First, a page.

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Ambivalent EmbraceJewish Upward Mobility in Postwar America$
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Rachel Kranson

Print publication date: 2017

Print ISBN-13: 9781469635439

Published to North Carolina Scholarship Online: May 2018

DOI: 10.5149/northcarolina/9781469635439.001.0001

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PRINTED FROM UNIVERSITY OF NORTH CAROLINA PRESS SCHOLARSHIP ONLINE (www.northcarolina.universitypressscholarship.com). (c) Copyright University of North Carolina Press, 2019. All Rights Reserved. An individual user may print out a PDF of a single chapter of a monograph in NCSO for personal use.date: 16 October 2019

What Kind of Job Is That for a Nice Jewish Boy?

What Kind of Job Is That for a Nice Jewish Boy?

Masculinity in an Upwardly Mobile Community

Chapter:
(p.97) Four What Kind of Job Is That for a Nice Jewish Boy?
Source:
Ambivalent Embrace
Author(s):

Rachel Kranson

Publisher:
University of North Carolina Press
DOI:10.5149/northcarolina/9781469635439.003.0005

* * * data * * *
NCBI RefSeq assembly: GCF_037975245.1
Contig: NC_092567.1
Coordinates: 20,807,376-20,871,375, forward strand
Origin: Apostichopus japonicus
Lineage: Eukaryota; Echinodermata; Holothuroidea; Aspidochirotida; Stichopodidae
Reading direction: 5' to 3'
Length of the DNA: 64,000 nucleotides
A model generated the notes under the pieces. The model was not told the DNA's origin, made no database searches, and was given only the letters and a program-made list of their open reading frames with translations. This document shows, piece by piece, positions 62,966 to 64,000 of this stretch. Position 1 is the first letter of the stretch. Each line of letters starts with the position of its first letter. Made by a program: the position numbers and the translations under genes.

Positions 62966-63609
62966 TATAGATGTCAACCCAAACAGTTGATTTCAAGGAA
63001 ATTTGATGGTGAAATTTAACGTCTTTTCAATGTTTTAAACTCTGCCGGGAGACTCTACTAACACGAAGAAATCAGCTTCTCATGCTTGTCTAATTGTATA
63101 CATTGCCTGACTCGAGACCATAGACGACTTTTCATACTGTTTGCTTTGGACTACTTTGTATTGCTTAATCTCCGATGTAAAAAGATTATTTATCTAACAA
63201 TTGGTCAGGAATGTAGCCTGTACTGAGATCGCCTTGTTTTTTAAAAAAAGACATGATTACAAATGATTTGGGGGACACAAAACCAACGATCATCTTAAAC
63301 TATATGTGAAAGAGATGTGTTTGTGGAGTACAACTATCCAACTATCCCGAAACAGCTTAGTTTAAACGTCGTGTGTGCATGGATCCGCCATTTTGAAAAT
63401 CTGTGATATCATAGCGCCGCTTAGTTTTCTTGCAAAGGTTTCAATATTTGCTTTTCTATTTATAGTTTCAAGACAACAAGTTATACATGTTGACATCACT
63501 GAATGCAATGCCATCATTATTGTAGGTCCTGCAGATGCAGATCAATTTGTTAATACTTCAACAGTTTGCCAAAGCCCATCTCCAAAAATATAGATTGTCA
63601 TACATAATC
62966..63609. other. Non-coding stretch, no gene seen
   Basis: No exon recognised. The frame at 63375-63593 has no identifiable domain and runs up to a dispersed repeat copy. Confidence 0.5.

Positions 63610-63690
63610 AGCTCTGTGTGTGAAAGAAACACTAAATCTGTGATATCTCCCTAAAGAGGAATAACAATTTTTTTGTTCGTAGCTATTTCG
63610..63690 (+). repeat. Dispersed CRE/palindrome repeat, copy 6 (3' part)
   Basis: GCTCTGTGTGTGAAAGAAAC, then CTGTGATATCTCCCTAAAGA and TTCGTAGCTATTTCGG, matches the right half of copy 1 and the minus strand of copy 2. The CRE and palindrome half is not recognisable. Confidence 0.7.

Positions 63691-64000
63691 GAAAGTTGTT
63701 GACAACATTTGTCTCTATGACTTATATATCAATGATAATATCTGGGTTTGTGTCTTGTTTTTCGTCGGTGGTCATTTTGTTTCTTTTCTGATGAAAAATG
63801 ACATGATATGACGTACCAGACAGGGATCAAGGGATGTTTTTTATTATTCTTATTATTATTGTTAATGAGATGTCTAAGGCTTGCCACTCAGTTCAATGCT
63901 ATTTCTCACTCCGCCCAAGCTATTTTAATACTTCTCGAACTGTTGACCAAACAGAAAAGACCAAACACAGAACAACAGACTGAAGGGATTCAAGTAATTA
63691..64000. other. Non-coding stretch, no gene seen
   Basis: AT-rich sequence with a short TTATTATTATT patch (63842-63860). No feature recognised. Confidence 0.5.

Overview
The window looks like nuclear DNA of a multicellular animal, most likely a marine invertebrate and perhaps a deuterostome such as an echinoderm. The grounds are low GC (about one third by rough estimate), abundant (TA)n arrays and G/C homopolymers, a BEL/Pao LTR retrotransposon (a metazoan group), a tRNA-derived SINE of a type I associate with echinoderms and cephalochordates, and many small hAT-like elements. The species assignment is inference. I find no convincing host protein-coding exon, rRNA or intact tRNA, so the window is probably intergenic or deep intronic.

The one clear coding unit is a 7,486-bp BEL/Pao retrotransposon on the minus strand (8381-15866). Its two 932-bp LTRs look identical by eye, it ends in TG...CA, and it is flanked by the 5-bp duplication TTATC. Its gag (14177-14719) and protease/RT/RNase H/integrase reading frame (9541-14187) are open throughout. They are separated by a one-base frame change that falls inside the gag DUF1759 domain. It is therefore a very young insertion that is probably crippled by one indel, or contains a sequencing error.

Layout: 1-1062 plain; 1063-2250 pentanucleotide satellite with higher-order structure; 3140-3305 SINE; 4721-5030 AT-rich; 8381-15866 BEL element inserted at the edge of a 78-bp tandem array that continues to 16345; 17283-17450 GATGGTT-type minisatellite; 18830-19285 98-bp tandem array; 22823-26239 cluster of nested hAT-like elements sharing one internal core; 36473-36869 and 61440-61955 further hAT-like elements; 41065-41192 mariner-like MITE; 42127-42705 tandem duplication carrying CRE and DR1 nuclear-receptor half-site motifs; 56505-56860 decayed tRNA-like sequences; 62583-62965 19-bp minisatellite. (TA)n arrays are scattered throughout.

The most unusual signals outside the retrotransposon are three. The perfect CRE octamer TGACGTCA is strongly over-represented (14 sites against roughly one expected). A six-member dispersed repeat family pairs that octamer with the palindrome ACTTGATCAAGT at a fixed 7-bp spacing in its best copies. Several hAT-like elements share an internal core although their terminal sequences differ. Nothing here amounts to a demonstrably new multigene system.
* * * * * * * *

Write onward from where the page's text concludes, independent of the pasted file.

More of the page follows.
In the 1950s and early 1960s, American Jews wrestled with new models of masculinity that their new economic position enabled. For many American Jewish novelists, intellectuals, and clergy of the 1950s and early 1960s, the communal pressure on Jewish men to become middle-class breadwinners betrayed older, more Jewishly-authentic, notions of appropriate masculinity. Their writing promoted alternative, Jewish masculine ideals such as the impoverished scholar and the self-sacrificing soldier, crafting a profoundly gendered critique of Jewish upward mobility.

Keywords:   Jewish, masculinity, middle-class, breadwinner, scholar, soldier

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